New funding formula for NHSBMJ 1994; 309 doi: https://doi.org/10.1136/bmj.309.6962.1109a (Published 29 October 1994) Cite this as: BMJ 1994;309:1109
- J Warden
Changes in the formula for allocating NHS funds to health authorities in England will be applied from next April. The adjustments take account of new information and more refined statistical techniques, as well as changes in the NHS. The amount of money to go to each region will be announced after the budget on 29 November.
The new arrangements spring from a review of weighted capitation - the formula takes account of population characteristics and needs - which the secretary of state for health announced at the beginning of last year. Articles published in last week's BMJ from academics in York explained the work that informed the review (22 October, pp 1046, 1050, 1059). The NHS Executive has now published its decisions on how the money will be distributed.
The government has broadly accepted the York findings for acute and psychiatric services, but the key message is that to safeguard stability there will be no dramatic changes in the first year. Weighted capitation will be retained as the fairest and simplest way of distributing resources, but the formula has been amended to take less account of age and more of socioeconomic factors. Funds that were previously held centrally to fund the specialist postgraduate teaching hospitals in London will now go to the regions as part of the internal health market. Money previously retained for central initiatives by the NHS Executive will be redistributed, in line with the policy of devolution. The calculations will also be affected by changes in the support funding for education and research, the inclusion of capital charges in the revenue distribution formula, the abolition of regional health authorities, and the merger of district health authorities and family health services authorities.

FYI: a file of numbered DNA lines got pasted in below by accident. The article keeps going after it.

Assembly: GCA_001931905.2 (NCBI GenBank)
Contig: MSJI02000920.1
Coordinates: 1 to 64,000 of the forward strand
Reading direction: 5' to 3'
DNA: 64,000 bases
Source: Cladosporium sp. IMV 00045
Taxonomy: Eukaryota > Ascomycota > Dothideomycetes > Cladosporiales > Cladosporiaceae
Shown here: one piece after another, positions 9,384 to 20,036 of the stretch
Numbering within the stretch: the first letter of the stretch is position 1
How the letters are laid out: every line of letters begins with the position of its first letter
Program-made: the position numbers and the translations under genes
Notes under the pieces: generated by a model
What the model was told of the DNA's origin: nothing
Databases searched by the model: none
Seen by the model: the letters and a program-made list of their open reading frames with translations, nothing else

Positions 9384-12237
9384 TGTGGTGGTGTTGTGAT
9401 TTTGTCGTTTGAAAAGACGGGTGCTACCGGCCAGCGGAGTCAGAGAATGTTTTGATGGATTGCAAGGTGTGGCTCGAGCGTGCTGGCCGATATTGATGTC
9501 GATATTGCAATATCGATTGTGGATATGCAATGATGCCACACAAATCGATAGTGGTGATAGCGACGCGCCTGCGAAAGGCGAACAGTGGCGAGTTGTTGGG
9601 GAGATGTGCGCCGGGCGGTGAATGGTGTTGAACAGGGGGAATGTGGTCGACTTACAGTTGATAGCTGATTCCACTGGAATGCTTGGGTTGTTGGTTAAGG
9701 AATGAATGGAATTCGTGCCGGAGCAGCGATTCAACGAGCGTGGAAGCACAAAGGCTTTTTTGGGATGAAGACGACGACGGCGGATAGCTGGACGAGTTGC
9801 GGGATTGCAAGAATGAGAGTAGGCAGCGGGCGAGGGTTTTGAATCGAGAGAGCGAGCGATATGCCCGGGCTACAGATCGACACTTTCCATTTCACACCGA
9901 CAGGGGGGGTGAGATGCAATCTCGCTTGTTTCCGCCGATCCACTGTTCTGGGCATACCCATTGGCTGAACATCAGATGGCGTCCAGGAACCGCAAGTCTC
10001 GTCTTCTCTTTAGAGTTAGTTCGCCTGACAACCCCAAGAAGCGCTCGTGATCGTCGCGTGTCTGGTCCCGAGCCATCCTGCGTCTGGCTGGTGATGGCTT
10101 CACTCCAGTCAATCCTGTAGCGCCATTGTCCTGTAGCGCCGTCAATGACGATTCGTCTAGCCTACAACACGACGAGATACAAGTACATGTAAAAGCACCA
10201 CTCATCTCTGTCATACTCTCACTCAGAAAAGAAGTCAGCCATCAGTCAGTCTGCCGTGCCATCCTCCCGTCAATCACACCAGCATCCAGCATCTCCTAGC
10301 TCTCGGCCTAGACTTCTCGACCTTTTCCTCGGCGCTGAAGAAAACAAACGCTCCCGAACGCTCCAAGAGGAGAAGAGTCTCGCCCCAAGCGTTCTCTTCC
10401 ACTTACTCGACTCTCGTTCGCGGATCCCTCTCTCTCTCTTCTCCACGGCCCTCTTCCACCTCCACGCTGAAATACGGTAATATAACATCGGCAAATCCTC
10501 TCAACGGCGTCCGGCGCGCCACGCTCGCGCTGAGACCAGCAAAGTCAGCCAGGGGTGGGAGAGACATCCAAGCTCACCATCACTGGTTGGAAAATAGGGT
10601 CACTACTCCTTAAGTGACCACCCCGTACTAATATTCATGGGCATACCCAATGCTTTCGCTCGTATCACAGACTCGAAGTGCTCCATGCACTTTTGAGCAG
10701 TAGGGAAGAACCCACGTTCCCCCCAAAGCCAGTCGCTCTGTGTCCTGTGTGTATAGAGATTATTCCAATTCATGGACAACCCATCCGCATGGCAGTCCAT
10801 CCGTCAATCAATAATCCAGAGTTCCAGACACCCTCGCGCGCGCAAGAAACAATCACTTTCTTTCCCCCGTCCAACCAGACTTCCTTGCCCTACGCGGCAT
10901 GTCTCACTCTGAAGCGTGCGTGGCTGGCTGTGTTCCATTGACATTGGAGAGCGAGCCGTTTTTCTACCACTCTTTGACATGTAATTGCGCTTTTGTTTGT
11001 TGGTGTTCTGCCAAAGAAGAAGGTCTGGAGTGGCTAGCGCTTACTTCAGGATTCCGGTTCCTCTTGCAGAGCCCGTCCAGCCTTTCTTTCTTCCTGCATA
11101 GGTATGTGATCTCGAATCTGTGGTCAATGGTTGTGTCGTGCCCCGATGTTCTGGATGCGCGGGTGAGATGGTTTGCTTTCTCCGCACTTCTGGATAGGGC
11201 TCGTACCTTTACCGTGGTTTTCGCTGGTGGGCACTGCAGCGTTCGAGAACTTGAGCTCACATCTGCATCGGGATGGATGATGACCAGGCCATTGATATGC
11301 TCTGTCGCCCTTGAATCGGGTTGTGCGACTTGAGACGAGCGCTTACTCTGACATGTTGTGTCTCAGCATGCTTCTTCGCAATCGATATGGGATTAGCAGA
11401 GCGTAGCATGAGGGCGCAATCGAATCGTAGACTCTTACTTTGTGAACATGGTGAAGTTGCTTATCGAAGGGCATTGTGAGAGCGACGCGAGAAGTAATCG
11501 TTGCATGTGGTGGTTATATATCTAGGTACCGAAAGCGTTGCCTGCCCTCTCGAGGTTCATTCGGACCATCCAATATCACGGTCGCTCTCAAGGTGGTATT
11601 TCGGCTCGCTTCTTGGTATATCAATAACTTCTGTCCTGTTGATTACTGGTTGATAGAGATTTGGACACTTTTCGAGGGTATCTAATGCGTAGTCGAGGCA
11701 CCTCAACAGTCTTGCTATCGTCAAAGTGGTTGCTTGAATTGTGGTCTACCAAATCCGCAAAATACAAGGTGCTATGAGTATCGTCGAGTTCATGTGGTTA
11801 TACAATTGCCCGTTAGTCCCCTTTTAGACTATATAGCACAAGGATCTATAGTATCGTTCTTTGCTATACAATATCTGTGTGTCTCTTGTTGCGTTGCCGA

The changes mean that in 1995-6 health authorities will receive more money to buy services that were previously purchased centrally, though with the extra costs incurred the effect will be neutral.
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